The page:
It just happens that The Mage’s Tome, my debut novel, has quite a few quirky characters that grow during the span of the duology. They all hold a soft-spot in my heart, but I’m particularly fond of my main hero, Pyrus. He’s rather lovable. even though I’m sure he’d disagree.
I felt that the backstory of the world goes deeper than most fantasy novels. What was the inspiration for the world your characters inhabit?
I did spend a great deal of effort building out the world in The Cry of the Acere duology. On one hand, you get that medieval type of feel that is common in fantasy, but I also included some contemporary elements. The quest really takes place in a pre-industrial type fantasy world (think Wheel of Time), and my characters speak like they’re from our time-period. Our modern-day language and slang create some pretty funny situations for Pyrus. Oftentimes, saying something as simple as “what’s up?” brings about some very affable responses for him.
This is book one in the Cry of the Acere Duology. What can readers expect in book two?
In The Mage Attendant, I begin to reveal a lot more about the direction my characters are headed. Pyrus, certainly has a lot more opportunities for him to show off his self-deprecating, sarcastic sense of humor. It also has some exciting warring that takes place! My readers will also be pleased that it has a rather romantic and happy ending that they might not expect!
Author Links: GoodReads | Twitter | Facebook | Website
The Acere have spoken; the tome must come to the mage.
Among the rubicund grasslands to the forests of Roan, a quest begins at the onset of royal betrayal. The fate of Roan rests on the hermit mage, Pyrus, who has singular powers but is loathe to help. Yet, the susurrus words of the ancient Gods have promised that he will be instrumental to their plans. Their entreaties show him the nature of their magic. He must first avow to create the soldier, and he must also protect the Lady.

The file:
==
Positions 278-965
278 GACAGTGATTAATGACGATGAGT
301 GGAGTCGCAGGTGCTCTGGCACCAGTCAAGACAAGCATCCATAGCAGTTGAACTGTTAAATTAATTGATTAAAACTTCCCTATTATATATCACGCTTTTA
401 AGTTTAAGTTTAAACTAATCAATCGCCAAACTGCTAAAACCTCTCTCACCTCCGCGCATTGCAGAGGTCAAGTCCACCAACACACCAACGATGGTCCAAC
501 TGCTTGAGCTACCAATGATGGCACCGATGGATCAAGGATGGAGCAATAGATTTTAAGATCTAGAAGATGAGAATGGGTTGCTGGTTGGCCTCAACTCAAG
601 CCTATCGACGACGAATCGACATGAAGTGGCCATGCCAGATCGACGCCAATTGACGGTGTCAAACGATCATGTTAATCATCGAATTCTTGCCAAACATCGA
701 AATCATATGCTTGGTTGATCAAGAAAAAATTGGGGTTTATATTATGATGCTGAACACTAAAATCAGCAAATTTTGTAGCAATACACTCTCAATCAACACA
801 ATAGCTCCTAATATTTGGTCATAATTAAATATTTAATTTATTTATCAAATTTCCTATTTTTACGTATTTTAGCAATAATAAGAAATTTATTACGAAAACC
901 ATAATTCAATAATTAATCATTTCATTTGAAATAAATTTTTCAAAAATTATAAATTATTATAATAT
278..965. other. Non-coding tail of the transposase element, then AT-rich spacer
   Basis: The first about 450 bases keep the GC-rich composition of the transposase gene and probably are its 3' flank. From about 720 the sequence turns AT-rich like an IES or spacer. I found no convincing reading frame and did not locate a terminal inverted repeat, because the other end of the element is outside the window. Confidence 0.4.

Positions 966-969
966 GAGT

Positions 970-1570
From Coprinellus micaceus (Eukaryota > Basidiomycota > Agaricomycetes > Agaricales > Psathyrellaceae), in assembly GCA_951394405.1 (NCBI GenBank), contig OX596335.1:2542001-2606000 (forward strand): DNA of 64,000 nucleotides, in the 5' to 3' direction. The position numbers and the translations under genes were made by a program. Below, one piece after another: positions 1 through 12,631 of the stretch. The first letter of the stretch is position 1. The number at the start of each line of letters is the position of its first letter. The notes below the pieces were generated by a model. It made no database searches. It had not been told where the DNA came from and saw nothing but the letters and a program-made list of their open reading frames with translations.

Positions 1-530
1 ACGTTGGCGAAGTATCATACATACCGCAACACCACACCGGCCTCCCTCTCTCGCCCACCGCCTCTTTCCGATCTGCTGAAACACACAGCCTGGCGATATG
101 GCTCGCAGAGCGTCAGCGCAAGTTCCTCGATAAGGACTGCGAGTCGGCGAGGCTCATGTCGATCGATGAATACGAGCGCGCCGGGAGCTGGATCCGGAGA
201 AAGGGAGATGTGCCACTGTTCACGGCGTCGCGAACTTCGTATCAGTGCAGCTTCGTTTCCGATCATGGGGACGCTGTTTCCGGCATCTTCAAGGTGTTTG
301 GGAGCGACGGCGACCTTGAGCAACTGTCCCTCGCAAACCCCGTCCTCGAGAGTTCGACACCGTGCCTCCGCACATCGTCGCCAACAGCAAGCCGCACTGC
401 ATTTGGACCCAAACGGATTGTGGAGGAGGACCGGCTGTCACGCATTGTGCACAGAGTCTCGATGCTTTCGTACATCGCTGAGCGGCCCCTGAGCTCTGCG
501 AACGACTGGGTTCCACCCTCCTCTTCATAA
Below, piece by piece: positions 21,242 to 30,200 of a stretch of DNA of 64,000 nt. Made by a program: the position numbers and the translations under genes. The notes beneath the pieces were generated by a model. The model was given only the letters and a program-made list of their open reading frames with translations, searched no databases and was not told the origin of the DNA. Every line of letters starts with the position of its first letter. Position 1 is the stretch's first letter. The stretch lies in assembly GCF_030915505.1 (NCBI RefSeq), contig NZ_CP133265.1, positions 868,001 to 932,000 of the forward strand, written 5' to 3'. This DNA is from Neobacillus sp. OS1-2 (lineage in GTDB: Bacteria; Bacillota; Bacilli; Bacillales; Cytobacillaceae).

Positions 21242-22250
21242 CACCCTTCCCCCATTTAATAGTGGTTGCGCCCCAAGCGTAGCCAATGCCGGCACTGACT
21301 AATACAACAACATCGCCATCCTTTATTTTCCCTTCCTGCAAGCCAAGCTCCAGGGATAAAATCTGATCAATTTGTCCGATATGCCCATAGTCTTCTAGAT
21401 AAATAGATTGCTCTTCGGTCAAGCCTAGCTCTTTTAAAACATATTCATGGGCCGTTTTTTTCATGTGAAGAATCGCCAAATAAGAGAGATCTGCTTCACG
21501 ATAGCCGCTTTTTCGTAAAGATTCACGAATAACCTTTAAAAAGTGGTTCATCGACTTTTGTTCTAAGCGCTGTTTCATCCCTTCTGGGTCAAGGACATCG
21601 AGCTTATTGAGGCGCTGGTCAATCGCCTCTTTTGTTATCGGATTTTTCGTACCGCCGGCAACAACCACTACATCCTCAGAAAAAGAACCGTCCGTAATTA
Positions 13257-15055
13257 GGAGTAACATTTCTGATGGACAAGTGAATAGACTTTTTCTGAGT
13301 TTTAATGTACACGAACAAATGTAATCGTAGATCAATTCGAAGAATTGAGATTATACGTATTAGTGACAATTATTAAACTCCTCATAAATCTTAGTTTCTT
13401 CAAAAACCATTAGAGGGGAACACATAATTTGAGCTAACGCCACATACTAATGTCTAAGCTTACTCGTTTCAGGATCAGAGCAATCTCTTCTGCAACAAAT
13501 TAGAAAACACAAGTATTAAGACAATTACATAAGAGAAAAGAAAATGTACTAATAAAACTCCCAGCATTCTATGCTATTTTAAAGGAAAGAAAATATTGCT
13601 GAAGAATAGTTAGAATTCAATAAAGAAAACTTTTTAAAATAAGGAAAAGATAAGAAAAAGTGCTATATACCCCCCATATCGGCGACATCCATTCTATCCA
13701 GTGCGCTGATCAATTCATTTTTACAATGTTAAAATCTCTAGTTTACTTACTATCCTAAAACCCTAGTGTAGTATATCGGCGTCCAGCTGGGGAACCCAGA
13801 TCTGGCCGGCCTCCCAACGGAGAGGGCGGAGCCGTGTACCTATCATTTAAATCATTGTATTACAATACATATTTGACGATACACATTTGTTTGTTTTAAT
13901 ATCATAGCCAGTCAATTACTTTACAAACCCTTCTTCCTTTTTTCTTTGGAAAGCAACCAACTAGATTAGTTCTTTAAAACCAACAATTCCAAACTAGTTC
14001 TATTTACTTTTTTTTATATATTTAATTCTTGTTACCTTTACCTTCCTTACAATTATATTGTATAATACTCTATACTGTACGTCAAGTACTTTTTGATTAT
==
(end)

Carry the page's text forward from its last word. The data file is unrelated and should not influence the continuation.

Meanwhile, seething in the pit, the Hellion will soon emerge.
They all will be tested, yet it is Pyrus who holds the key to camaraderie and purpose.
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The world of Androva, where magic rules. Galen is the best underage magician for millennia, much to the dismay of the power hungry Professor Cassius. In the name of research, Galen and his friend, the talented but troubled Nico, begin opening time travelling portals to other worlds. Galen finds himself on Terra where he meets the beautiful Claudia. He wants to stay with her forever but the arrival of Jax and Shannon from two thousand years in the future changes everything. Galen must now return to fight for the lives of his friends and family. But will they survive magic?
Alex C. Vick has built a rich and enchanting world of spells and sorcery in Surviving Magic. Classic themes of love, good vs. evil, and the importance of friendship run through the story, but they seem fresh and innovative in the hands of the author due to an exciting plot, diverse settings and interesting characters.
Vick evokes place very well, and the juxtaposition of the two worlds of Terra and Androva is expertly done. The setting of ancient Italy is an interesting plot device that really works, as real historical events such as the revolt of Boudicca are seamlessly interwoven with magic. Vick also excels here with her use of tangible imagery; I felt as though I was strolling through the bustling streets of Pompeii!